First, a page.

A number of Republican sheriffs who for years worked hand-in-hand with Immigration and Customs Enforcement (ICE) were ousted from office by Democrats this week. “The victories were emblematic of a greater shift among the electorate,” Think Progress reported, “a backlash to Republicans’ overall racist, anti-immigrant midterm messaging.”
Among the Democratic victories was the defeat of Republican Donnie Harrison, who had served as Wake County, North Carolina’s sheriff since 2002. Harrison had partnered with ICE under the 287(g) program, through which “ICE deputizes local or state law-enforcement agencies to enforce federal immigration laws.” In reality, it’s a program rife with racial profiling, costs counties millions, and tears families apart.
Democrat Gerald Baker pledged to stop that, saying that “you’ve got a guy who may get stopped out there for expired tags or no driver’s license and he gets in there and they put that detainer on him and he may have a wife and whole house full of children, babies and everything else.” On Tuesday, the voters agreed with him and elected him the new sheriff. “I’m a little in shock,” said Felicia Arriaga, a professor of sociology at Appalachian State University.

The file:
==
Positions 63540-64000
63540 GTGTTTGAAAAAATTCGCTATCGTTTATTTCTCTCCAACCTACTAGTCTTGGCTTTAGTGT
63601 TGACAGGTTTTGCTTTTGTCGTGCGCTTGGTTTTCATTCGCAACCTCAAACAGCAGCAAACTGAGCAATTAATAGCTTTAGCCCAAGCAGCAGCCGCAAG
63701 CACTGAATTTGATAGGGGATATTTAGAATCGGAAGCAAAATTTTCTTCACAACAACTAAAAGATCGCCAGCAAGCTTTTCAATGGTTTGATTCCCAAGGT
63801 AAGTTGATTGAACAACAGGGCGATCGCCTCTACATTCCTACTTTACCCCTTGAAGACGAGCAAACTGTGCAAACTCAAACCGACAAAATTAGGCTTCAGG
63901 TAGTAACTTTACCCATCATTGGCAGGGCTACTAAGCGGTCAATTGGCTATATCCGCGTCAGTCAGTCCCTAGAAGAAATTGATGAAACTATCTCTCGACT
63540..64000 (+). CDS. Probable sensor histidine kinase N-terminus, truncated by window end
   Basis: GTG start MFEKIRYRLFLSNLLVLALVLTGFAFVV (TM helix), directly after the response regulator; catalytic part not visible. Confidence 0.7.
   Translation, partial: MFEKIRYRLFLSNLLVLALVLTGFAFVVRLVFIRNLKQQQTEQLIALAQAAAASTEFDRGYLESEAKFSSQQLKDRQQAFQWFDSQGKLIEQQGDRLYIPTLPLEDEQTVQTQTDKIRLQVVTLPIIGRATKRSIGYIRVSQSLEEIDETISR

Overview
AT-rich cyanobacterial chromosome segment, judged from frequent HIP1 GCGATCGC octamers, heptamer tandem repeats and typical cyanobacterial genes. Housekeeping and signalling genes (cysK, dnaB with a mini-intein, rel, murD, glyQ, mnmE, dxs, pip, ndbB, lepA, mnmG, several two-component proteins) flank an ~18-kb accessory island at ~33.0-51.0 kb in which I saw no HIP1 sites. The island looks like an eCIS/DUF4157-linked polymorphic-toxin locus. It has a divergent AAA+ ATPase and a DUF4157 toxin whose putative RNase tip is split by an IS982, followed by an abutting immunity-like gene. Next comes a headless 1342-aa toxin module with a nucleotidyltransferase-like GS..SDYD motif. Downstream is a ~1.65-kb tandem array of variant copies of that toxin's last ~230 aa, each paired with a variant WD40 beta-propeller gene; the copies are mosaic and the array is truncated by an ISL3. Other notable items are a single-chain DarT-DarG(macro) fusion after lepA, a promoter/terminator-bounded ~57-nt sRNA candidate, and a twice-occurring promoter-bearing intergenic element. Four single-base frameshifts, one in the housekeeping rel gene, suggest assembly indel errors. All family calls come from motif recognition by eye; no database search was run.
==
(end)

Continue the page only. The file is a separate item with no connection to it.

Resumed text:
While Hennepin County, Minnesota, Sheriff Richard Stanek was not officially a part of 287(g), he said last summer that he would go “above and beyond” to help target undocumented immigrants. This week, he lost to Democrat Dave “Hutch” Hutchinson. “We’re not going to deal with ICE,” he said, “because we have an obligation to our tax-paying people, and our people who live, visit and work in Hennepin County, to make sure they’re safe.”
It wasn’t just anti-immigrant figures that got stopped in their tracks. In Oregon, an effort by sheriffs and anti-immigrant hate group FAIR to end the state’s longstanding sanctuary policies and force police to collaborate with Trump’s deportation force lost by a massive 63-37 percent margin, immigration rights advocacy group America’s Voice said. Nationally, other anti-immigrant candidates running for federal office were also defeated by voters.